According to Laura Ferracane, Nutiva’s recently hired Human Resource Director, open positions vary from warehouse production and manufacturing to administrative and office jobs. “We’re hiring for all positions. We’ve been busy hiring people already,” said Ferracane.
Ferracane said she’s excited about the prospects for finding employees in Richmond and hopes to hire people who live in the community. “We’ll be taking applications and resumes not just for these positions that are open now, but for the ones open over the next few months,” said Ferracane.
“We’re excited. We think we’re going to get a big turnout,” Roulac said about the upcoming job fair.
That type of response would not be surprising in Richmond, where the economic downturn hit residents especially hard over the last few years. According to California’s Employment Development Department, Richmond’s unemployment has remained dismally high, spiking at nearly 16 percent over the last year.
The move to Richmond, from Oxnard, California, where it is currently based, is an important one for a company that imports many ingredients. “One of the reasons we chose Richmond is it’s close to Port of Oakland,” said Roulac. “It’s centrally located in both the East Bay and Marin County. We’re really focused on recruiting the best team possible from the people in this area.”
Roulac and Ferracane boast that Nutiva is not a typical company, and that they pride themselves on exemplifying the company’s core values for employees: Nourish people and planet. “We’ll walk our talk in trying to build a community,” said Ferracane.
Once Nutiva is up and humming in its new space, employees can expect on-site fitness classes, health and wellness classes and incentives to pursue a healthier lifestyle, in addition to a standard health benefits package, according to Ferracane.“One of the things we’re doing is we cover up to $75 for people to reimburse for yoga classes, swimming at the Richmond Plunge and we’re looking to have some yoga classes on site as well,” said Roulac.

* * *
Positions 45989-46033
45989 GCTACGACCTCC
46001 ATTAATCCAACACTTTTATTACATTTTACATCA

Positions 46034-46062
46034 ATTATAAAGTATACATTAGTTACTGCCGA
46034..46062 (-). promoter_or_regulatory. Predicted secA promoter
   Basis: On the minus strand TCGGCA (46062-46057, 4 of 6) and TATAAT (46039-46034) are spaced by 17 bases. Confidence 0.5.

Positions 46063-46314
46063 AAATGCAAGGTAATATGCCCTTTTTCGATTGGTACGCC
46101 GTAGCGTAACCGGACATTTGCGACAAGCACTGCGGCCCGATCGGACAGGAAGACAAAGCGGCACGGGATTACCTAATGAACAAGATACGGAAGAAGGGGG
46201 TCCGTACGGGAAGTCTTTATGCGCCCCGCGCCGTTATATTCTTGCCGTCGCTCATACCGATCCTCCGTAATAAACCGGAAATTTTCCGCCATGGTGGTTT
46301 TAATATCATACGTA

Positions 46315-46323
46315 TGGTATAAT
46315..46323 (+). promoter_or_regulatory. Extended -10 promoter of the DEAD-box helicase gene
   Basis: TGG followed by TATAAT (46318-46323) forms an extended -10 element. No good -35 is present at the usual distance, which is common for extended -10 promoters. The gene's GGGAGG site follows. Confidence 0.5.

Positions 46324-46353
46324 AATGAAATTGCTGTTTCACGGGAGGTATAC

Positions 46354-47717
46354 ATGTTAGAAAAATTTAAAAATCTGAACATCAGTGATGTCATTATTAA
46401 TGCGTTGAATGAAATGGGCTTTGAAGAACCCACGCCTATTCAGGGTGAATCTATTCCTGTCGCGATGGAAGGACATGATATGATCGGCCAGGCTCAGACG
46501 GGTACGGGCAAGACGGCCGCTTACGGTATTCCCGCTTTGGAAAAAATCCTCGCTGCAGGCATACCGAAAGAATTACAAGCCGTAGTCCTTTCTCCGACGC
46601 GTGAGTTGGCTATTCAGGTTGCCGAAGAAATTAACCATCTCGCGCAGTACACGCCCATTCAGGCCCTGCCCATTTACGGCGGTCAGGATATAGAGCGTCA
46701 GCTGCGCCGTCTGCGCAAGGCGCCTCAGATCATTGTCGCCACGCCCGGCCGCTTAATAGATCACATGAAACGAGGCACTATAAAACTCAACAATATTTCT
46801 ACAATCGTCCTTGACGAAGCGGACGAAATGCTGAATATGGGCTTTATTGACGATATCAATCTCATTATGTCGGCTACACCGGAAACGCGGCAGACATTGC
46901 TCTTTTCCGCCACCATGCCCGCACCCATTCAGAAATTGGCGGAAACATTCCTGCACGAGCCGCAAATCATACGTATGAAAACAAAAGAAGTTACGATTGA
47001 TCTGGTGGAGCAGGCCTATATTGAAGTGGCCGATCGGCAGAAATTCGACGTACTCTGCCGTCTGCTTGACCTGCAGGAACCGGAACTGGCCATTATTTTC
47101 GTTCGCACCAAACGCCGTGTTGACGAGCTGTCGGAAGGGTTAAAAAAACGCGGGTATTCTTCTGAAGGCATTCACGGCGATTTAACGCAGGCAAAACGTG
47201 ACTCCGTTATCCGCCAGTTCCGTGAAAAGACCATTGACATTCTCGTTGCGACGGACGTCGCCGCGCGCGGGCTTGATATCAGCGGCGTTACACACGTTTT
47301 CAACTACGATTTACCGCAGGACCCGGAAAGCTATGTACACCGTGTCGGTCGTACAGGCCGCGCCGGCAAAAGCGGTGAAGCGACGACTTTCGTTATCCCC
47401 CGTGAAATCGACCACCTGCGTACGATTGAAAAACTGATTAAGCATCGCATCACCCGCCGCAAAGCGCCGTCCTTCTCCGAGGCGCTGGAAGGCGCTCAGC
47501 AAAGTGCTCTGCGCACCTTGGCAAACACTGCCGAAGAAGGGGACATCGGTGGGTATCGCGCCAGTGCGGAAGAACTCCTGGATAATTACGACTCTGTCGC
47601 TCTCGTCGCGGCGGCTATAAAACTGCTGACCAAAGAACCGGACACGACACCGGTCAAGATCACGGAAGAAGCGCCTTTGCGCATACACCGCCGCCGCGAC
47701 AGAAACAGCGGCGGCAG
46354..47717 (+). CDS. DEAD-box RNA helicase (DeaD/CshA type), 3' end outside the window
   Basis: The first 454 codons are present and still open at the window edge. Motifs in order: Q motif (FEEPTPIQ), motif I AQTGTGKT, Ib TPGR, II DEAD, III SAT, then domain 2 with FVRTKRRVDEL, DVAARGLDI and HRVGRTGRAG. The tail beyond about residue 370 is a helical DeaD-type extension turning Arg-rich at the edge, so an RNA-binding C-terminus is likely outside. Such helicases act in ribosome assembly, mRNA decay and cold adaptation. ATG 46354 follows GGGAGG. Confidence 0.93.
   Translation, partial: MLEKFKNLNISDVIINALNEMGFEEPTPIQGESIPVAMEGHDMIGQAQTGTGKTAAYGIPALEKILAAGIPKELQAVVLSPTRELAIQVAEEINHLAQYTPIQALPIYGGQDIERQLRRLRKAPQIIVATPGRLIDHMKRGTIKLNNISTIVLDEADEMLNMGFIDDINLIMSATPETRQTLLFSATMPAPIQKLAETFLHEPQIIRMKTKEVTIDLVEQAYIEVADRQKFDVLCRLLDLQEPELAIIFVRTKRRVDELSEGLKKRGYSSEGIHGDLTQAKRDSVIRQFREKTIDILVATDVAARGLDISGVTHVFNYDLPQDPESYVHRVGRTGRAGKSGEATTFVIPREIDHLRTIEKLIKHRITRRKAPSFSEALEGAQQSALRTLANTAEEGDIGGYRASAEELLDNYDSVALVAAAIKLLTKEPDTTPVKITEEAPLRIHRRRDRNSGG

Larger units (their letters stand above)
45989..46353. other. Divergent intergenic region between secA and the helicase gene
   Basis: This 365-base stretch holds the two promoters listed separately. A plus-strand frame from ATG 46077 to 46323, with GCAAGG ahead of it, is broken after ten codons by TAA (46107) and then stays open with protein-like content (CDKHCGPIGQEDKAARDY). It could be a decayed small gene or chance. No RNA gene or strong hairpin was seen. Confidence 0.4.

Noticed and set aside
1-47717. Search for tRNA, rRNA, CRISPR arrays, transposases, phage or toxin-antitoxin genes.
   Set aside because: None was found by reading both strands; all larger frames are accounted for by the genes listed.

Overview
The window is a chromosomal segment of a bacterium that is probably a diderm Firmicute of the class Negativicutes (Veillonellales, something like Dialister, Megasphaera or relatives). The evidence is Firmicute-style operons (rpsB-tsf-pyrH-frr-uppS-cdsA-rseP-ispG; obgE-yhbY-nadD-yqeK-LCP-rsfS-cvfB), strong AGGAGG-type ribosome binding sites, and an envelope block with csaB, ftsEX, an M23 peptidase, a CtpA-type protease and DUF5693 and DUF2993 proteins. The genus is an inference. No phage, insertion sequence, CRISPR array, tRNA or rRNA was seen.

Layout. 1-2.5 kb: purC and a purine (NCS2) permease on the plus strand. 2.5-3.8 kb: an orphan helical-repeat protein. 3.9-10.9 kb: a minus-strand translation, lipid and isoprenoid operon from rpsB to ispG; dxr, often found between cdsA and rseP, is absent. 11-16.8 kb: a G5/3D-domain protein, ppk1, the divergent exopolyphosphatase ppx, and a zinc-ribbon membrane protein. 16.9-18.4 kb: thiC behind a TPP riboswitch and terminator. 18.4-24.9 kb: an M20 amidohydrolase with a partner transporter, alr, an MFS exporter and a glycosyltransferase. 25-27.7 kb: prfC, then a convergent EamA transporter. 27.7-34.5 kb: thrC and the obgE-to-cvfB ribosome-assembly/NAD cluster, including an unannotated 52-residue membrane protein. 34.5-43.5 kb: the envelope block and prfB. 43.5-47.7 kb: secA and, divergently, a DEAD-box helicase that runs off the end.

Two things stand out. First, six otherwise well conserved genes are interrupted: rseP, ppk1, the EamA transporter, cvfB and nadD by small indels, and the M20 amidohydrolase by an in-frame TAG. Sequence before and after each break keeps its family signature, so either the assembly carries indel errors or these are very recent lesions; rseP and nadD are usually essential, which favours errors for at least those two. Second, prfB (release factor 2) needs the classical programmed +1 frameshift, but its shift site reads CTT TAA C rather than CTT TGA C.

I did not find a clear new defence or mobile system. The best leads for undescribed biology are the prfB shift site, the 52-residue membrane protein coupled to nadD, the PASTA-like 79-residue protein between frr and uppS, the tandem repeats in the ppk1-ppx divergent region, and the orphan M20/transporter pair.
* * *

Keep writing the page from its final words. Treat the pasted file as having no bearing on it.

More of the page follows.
“We believe that we’ll revolutionize the food world one person at a time. Meaning, not everyone we hire will understand the value of eating organic. But, with education we can slowly turn that tide and eventually make a good dent in that world,” Ferracane said.
At a city council meeting on July 24, Mayor Gayle McLaughlin presented Roulac with a commendation for Nutiva. McLaughlin, and the council, expressed their excitement at welcoming Nutiva to Richmond and recognized the company for its early commitment to the city. Over the next five years, Nutiva–in partnership with Common Vision–will plant fruit trees in every public school in Richmond.
“In Richmond there’s not as much access to healthy food, and we understand that,” said Roulac. He said the tree planting is their way of helping to fill the void.
Richmond Confidential welcomes comments from our readers, but we ask users to keep all discussion civil and on-topic. Comments post automatically without review from our staff, but we reserve the right to delete material that is libelous, a personal attack, or spam. We request that commenters consistently use the same login name. Comments from the same user posted under multiple aliases may be deleted. Richmond Confidential assumes no liability for comments posted to the site and no endorsement is implied; commenters are solely responsible for their own content.
Richmond Confidential is an online news service produced by the UC Berkeley Graduate School of Journalism for, and about, the people of Richmond, California. Our goal is to produce professional and engaging journalism that is useful for the citizens of the city.
Please send news tips to firstname.lastname@example.org.